I was sexually abused by my brother during my childhood

Dear Troubleshooter:

I am in my 50s. When I was a child, I was sexually abused by my brother who is two years older than me and was in junior high school at that time. I didn’t know what he was doing to me, but it caused me to overeat and led to other problems due to stress. My brother was my mother’s favorite, so even though I wanted her to help me, I couldn’t ask her. When I think about it, my mother might have turned a blind eye.

When I grew up and learned that people would engage in such behavior with their lovers and spouses, I felt like I was terribly filthy and messed up. I thought it would be better to keep quiet and pretend nothing had happened, but the other day, I could no longer suppress my feelings when my mother and brother laughed at the news about a woman who spoke out after being sexually assaulted, calling the action a publicity stunt. I haven’t seen my mother and brother since then.

My feelings of frustration and sadness are unbearable. I feel ashamed for agonizing about this matter for such a long time. How can I put these feelings to rest?

— J, Chiba Prefecture

Dear Ms. J:

You have truly been in agony for a long time, haven’t you? I sincerely hope that you will free yourself from this darkness as soon as possible. To that end, now is the time to start that battle.

But in truth, you have already taken the first step. You have realized your anger at your brother’s actions, which cannot be dismissed as an adolescent mistake, and at your mother, who seems to have turned a blind eye. You have put that anger into words and posted them in this column. You should have confidence in your courage and ability to take action.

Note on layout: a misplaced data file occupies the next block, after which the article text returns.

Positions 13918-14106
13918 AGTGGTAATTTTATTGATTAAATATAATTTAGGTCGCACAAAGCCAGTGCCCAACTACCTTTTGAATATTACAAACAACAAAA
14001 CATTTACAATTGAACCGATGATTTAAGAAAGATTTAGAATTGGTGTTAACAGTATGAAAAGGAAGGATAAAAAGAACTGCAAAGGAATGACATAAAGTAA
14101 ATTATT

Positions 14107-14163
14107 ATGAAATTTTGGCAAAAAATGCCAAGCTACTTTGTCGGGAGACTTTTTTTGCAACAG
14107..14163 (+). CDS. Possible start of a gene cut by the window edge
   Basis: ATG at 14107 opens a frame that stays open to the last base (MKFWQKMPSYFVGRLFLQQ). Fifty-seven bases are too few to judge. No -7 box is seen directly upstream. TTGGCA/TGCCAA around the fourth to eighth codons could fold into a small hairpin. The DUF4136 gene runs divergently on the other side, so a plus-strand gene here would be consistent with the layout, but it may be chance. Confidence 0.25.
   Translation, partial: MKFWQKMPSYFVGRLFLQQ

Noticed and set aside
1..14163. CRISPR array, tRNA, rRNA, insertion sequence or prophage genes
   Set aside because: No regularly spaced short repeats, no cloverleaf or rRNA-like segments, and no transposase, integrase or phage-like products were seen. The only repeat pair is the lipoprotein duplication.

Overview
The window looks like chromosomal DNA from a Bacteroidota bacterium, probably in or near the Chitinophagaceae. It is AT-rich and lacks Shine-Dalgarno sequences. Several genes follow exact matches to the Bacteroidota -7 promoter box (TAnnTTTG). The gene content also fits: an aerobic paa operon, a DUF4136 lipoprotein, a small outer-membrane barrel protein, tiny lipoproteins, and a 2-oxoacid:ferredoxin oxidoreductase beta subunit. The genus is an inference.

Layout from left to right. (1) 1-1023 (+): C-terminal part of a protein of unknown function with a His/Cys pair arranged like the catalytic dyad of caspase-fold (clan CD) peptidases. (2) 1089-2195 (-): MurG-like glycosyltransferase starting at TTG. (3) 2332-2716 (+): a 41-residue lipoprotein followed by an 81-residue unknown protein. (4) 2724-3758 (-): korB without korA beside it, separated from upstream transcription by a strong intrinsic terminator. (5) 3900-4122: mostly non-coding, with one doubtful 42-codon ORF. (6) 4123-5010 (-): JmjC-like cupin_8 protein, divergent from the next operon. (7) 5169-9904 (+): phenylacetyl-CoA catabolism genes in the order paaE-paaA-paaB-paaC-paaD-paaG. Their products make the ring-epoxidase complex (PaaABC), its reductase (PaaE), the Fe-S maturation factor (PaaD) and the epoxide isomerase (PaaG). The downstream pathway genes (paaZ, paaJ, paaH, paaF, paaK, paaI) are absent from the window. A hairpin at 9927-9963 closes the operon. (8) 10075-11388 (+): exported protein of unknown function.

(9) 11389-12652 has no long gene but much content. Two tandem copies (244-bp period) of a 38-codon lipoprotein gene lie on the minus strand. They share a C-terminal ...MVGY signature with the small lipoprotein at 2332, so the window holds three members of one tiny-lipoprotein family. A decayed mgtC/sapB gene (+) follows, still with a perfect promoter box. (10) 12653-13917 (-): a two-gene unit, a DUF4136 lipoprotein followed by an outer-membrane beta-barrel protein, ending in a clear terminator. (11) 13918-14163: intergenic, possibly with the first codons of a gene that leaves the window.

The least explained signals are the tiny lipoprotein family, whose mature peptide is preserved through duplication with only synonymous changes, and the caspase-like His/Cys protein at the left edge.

You are absolutely not to blame. You have never been filthy. You will need people who will listen to you and understand your suffering in order to make sure you truly understand and accept that. I recommend that you seek support from local counseling centers and self-help groups for sexual assault victims.

The battle you need to fight now is to protect yourself. Even if you confront your brother and mother, they might simply deny the fact and mock you in the same way they mocked the woman on the news. I don’t want you to stand on the same footing as them and get hurt further. I think it is good to continue to keep your distance from your brother and mother until you feel you are ready. Please use your strength and time to calmly and resolutely protect yourself.

— Masami Ohinata, university president